A legal guide to drafting a social media policy for your company
The proliferation of the Internet and technology has rendered social media a mainstay in most of our lives. As a business owner, the use of social media needs to be managed with care and diligence.
Whether it is your employee posting a picture of himself at work on Facebook, or your marketing staff handling a company advertisement online, small mistakes on social media platforms could have large consequences for your business reputation. In addition, social media in Singapore is intertwined with many laws governing the usage of media.
Navigating through the legal and social media landscape combined is no mean feat for any business owner. Find out the various laws, rules and regulations regarding the usage of social media in Singapore and how you can manage social media usage in your company with a comprehensive social media policy.
The Infocomm Media Development Authority
The Infocomm Media Development Authority of Singapore (IMDA) is the regulatory body which regulates activity on any media platform in Singapore, including television, radio, newspapers, or the Internet. Social media would fall under the category of the Internet.
Legal Issues Regarding Social Media
From a legal point of view, there are actually no statutes in place that directly address the dos and don’ts of social media in Singapore. However, there are many laws that indirectly affect how we can use social media.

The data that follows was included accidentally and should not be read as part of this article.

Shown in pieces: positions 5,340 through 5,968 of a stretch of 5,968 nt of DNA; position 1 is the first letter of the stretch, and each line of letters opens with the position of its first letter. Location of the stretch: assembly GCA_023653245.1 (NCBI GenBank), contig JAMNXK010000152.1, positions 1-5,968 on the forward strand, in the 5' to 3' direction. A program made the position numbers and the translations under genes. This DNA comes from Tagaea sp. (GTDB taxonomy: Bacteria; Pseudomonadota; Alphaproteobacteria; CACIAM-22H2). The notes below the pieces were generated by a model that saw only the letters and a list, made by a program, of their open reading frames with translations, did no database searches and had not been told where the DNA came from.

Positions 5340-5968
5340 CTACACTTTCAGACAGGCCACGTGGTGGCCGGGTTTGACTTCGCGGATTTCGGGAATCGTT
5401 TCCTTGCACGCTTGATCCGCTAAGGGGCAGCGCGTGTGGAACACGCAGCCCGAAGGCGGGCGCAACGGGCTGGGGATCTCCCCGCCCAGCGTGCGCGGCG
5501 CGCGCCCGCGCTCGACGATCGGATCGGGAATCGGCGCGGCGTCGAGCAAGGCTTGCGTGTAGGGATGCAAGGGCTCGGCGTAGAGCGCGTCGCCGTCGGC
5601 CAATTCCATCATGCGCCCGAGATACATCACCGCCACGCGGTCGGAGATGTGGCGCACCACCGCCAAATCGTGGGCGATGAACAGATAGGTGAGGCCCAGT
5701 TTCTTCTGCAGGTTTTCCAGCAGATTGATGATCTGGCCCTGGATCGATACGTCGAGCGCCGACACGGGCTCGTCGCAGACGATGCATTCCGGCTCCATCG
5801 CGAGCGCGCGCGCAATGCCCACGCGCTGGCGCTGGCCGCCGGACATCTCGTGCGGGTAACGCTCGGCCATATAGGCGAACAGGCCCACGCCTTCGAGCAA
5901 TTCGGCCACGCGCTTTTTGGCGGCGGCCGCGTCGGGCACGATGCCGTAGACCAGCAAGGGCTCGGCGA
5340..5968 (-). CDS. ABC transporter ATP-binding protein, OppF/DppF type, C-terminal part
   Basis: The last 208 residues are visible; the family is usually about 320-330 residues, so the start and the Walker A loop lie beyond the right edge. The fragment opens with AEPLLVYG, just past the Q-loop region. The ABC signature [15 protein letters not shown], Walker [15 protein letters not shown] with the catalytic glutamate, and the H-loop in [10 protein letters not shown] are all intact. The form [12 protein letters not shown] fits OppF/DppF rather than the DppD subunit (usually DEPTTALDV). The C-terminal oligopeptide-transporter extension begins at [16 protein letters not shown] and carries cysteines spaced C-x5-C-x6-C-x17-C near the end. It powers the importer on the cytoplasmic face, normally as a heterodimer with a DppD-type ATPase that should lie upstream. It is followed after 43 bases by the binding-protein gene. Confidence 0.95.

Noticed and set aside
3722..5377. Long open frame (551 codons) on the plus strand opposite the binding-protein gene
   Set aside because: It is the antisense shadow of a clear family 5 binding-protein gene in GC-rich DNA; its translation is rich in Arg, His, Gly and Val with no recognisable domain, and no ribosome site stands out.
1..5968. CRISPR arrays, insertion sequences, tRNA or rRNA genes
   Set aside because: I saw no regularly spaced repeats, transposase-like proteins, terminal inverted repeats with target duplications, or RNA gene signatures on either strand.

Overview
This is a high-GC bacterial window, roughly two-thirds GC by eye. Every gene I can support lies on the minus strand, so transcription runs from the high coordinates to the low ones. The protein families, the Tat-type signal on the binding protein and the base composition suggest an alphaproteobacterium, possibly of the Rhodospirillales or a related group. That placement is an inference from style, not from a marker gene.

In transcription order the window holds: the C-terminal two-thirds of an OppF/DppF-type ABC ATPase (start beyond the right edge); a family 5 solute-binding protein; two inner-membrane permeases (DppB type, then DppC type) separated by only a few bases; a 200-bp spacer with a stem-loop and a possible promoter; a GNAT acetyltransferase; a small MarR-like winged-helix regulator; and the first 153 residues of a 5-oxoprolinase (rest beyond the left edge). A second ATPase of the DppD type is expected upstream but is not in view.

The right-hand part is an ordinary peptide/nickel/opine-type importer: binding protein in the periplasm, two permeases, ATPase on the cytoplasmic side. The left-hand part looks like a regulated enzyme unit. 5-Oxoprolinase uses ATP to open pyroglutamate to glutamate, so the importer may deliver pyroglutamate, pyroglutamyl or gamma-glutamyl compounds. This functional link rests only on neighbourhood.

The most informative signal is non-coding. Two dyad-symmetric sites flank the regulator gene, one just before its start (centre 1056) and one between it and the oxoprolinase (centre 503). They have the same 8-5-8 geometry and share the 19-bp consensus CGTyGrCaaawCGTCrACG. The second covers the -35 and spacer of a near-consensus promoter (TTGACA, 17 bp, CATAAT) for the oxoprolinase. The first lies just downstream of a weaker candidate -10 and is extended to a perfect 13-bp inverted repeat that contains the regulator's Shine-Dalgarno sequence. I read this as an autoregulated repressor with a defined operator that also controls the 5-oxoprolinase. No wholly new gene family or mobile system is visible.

This list is not exhaustive, but covers a good breadth of the main laws and guidelines that your social media policy should take into account.
1. Copyright Act
Any usage of copyrighted material (without permission) for the company on social media, will result in an infringement of the Copyright Act. According to section 119(2), the possible types of relief granted to the original owner include injunction, damages, an account of profits or statutory damages (not more than $10,000 for each work or $200,000 in total).
2. Defamation Act
Any defamatory remarks made by your employees on social media will result in an infringement of the Defamation Act. Defamation on social media and its consequences could lead to the company being embroiled in several litigation processes.
3. Protection from Harassment Act
This is similar to the Defamation Act, with a focus towards causing harassment, alarm or distress to the victim rather than reducing the victim’s credibility or affecting his/her reputation as per the Defamation Act. Sections 11 and 12 of the Protection from Harassment Act state that either civil proceedings or even a protection order will be the remedies should your employees cause harassment on social media.
4. Sedition Act